The MetLife Foundation initially committed $25 million to supporting the short- and long-term impacts of COVID-19 on the communities in which it operates. Immediate grants will support urgent needs like food, healthcare, childcare and direct financial support—and help its existing partners aid small businesses and low-income populations. Globally, the foundation and other MetLife entities pledged support for relief efforts in Asia, EMEA and Latin America. Longer-term efforts will be directed where they can “make the biggest difference” in boosting the recovery.
The Nationwide Foundation is contributing $5 million to local and national charities that support medical and economic responses to the pandemic. Initial gifts include $1 million each to the American Red Cross, Feeding America and the United Way. The company has also donated PPE to local hospitals: Nationwide Children’s Hospital and Ohio Health in its headquarters city, Columbus, and Mercy One and UnityPoint hospitals in Des Moines.
New York Life
The New York Life Foundation started working with local and national organizations to address the epidemic early, investing $250,000 in the CDC Foundation’s Emergency Response Fund, $250,000 in the Center for Disaster Philanthropy’s CDP COVID-19 Response Fund, and almost $240,000 in an existing partner, First Book, to deliver 500,000 books to students in low-income communities during school closures. The foundation will also match employee and agent gifts to any of the three organizations or its employee assistance fund to a total of $250,000. As reported above, it recently committed a total of $50 million to launching the Brave of Heart Fund, which will provide for the families of healthcare workers who gave their lives fighting COVID-19.
The Pacific Life Foundation removed restrictions from all 2020 program grants distributed in January, allowing 212 grantees to direct more than $2 million in funding to acute needs or general operating support. It also earmarked $1.7 million to support short- and long-term COVID-19 response strategies, including emergency grants in Orange County, Omaha and Lynchburg. In Orange County, Second Harvest Food Bank, Community Action Partnership and the United Way of Orange County’s Pandemic Relief Fund each received $100,000. The Food Bank for the Heartland in Nebraska and the Blue Ridge Area Food Bank in Virginia also received $100,000 each.
One of the country’s largest car insurers, Progressive, acknowledged the uncertainty facing impacted customers, employees and agents with a comprehensive “Apron Relief Program,” building on the brand’s symbol of protection. The Progressive Foundation made contributions of $8 million focused on hunger, health and homelessness. Program partners include Feeding America, the American Red Cross and the National Alliance to End Homelessness. Progressive also helped establish the Independent Agents & Brokers of America’s Trusted Choice COVID-19 Relief Fund with a $2 million commitment, and donated $2 million in direct cash to active Auto and Commercial Lines Network shops for use at their discretion.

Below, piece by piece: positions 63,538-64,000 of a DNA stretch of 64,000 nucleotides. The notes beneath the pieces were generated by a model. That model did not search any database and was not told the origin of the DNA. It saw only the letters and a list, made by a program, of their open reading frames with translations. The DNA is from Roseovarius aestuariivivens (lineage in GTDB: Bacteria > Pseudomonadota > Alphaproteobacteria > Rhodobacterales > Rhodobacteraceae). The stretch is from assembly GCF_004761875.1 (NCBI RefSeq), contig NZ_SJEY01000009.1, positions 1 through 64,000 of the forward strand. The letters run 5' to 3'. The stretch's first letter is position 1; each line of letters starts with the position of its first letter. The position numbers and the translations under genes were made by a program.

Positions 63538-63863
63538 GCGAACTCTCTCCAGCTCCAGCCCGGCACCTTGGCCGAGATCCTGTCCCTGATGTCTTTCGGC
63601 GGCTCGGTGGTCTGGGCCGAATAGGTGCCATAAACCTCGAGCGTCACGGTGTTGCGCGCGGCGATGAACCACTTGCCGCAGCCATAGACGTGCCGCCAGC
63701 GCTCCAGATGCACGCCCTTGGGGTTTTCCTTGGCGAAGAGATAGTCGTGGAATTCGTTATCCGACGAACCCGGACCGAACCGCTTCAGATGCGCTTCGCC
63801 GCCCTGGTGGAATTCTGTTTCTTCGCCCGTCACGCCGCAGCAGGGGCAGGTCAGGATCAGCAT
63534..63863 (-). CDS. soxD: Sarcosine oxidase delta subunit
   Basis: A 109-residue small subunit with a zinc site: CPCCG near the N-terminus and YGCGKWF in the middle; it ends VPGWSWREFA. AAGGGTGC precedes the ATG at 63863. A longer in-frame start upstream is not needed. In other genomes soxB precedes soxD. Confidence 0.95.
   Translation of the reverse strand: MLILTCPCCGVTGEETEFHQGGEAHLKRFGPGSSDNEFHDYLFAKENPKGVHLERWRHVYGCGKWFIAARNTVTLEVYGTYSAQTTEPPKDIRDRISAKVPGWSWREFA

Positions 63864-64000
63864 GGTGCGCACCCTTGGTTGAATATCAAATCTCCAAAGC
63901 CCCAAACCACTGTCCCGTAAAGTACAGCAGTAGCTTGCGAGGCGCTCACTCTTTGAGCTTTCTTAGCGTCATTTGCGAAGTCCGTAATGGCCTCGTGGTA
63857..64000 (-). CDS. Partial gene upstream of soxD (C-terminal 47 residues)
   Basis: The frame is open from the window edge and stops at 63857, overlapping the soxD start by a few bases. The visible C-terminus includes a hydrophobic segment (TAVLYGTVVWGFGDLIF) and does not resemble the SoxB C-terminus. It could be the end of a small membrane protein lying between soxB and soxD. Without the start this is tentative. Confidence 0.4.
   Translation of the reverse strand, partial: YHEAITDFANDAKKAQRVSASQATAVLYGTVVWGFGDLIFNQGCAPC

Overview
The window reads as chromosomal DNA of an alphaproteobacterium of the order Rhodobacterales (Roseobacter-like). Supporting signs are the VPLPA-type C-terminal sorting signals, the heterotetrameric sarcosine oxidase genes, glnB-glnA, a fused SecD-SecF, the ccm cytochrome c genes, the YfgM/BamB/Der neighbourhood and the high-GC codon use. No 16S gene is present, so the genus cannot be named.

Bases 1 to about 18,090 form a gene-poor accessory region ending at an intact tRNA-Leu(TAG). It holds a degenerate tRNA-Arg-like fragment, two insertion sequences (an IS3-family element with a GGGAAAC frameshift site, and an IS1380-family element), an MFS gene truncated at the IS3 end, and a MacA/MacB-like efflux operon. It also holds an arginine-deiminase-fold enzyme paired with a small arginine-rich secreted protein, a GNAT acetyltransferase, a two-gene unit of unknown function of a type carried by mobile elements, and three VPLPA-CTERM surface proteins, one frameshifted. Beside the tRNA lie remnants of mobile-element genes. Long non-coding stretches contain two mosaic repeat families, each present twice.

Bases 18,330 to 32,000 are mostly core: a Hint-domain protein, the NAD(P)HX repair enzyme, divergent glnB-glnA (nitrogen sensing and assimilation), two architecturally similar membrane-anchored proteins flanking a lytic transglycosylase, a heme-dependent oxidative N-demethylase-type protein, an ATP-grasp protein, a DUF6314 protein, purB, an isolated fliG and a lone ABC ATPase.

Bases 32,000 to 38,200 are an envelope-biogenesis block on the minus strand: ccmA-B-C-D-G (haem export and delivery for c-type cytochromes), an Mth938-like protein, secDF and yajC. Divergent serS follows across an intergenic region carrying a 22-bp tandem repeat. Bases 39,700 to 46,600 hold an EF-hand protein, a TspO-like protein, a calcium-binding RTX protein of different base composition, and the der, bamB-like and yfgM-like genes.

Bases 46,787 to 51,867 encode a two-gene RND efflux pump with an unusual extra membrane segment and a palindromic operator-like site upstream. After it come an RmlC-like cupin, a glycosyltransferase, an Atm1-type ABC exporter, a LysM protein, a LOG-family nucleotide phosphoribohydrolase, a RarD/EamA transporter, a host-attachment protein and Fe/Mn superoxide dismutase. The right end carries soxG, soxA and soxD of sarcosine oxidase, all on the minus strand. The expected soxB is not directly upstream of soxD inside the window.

In addition to donating PPE to local hospitals and matching employee gifts, State Farm committed a total of $2 million to relief organizations: $1 million to the Illinois COVID-19 Relief Fund, $500,000 to Feeding America, $300,000 to the Employee Assistance Fund and $200,000 to the Red Cross.
Travelers announced a $5 million commitment to helping families impacted by COVID-19 in North America, Ireland and the United Kingdom, and the most vulnerable populations in the communities in which it operates. Nonprofits that provide emergency assistance for hourly workers, food and shelter for at-risk people, stability to small businesses, and learning opportunities will receive $3.5 million. Up to $1 million will support the continued benefits and wages of eligible third-party contract employees assigned to the company’s offices, including maintenance and food service. And Travelers created a special $500,000 two-for-one employee match for designated relief organizations including Americares, Dublin Simon Community, Food Banks Canada and Team Rubicon.
Minnesota-based UnitedHealth Group committed a total of $60 million to fighting the pandemic, focusing on healthcare workers, hard-hit states, seniors and vulnerable populations experiencing hunger or homelessness.
The United Health Foundation supported healthcare workers with $5 million in partnerships with the CDC Foundation, Direct Relief and the American Nurses Foundation. The CDC Foundation and Direct Relief each received $2 million to arm workers with PPE and supplies, and the American Nurses Foundation Coronavirus Response Fund received $1 million to build a virtual support system to advance the resilience of nurses working the front lines. It also pledged $5 million to support urgent national needs for people experiencing homelessness and food insecurity, including a $2.5 million partnership with the National Health Care for the Homeless Council, and $1.5 million each to Feeding America and Meals on Wheels America.
USAA and the USAA Foundation have committed more than $4.4 million to COVID-19 response. It initially funded local causes, committing a total of $1 million to five local nonprofits in its headquarters city, San Antonio, and another $1 million to local nonprofits in southeastern Virginia, Phoenix, Tampa, Colorado Springs and Dallas/Fort Worth. More recently, it sustained its core philanthropic focus on the military community by investing more than $2.3 million in support of military-focused, national and local nonprofits responding to the pandemic. Partnerships include the Association of Defense Communities/Blue Star Families COVID-19 Military Support Initiative (CMSI), Fisher House Foundation, Tragedy Assistance Program for Survivors, USO and the We Care for America Foundation. Funds will provide meals and emergency financial assistance for military families, and care packages for troops.